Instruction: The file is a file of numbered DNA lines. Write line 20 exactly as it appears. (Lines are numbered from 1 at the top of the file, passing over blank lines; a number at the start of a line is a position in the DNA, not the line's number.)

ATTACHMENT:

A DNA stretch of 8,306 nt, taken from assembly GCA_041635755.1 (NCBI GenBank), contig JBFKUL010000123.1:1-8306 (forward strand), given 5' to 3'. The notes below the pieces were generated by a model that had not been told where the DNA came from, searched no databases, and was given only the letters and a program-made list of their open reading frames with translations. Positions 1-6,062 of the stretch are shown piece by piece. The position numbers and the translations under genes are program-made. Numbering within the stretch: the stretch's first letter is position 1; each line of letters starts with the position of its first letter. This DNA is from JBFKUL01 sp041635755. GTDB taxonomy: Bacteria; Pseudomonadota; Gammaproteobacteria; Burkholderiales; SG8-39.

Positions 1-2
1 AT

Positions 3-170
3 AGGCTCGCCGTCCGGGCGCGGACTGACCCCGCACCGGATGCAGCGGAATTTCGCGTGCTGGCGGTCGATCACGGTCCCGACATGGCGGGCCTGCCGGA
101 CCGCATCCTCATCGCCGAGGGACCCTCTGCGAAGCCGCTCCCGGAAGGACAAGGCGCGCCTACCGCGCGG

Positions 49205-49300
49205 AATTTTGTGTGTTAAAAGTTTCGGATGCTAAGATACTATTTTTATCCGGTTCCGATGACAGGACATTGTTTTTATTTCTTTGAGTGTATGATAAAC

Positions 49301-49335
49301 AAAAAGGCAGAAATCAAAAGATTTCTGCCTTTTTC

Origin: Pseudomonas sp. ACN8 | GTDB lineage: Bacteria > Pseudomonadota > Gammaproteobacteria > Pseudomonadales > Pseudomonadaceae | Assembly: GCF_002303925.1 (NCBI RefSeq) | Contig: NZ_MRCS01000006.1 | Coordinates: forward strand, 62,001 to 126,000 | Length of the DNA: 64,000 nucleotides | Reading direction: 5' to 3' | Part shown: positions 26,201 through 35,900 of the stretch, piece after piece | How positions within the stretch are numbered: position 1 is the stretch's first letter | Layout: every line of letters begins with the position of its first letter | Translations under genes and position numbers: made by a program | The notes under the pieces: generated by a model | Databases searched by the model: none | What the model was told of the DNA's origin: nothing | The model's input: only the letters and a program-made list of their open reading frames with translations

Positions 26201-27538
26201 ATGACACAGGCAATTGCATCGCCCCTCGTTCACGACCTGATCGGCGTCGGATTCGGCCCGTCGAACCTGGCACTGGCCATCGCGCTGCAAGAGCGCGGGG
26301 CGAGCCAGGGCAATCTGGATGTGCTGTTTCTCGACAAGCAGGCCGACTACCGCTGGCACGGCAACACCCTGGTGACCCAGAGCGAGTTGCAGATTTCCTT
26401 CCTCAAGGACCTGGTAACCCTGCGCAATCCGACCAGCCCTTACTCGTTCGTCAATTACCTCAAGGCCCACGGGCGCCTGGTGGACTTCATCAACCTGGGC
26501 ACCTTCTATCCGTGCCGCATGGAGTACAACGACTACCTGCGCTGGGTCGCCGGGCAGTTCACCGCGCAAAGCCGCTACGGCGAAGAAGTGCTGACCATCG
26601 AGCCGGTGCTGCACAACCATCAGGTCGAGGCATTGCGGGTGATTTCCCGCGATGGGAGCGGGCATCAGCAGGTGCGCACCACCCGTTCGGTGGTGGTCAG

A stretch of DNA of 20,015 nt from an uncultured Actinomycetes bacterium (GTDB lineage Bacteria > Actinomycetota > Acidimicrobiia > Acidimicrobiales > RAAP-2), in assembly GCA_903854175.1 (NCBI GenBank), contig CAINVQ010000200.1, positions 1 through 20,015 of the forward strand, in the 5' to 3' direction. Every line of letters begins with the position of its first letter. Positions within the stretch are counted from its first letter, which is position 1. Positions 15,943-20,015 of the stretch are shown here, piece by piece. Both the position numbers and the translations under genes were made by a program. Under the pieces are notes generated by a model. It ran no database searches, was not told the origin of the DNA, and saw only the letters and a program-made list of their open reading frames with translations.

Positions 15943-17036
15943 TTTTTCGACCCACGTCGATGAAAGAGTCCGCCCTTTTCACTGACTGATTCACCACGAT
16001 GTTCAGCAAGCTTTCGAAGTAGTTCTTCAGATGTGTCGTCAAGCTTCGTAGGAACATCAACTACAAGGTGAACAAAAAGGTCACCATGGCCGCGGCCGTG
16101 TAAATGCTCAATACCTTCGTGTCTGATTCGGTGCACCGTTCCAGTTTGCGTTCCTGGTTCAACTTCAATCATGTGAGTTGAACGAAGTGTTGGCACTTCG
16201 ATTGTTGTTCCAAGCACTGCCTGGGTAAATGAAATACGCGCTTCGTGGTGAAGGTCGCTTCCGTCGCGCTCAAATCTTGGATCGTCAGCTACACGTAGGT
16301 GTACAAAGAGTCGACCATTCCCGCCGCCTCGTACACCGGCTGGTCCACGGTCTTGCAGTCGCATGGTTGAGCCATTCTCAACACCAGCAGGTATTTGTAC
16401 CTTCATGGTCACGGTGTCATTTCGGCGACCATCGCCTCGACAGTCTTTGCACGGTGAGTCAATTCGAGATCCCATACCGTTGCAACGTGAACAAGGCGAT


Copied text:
15943 TTTTTCGACCCACGTCGATGAAAGAGTCCGCCCTTTTCACTGACTGATTCACCACGAT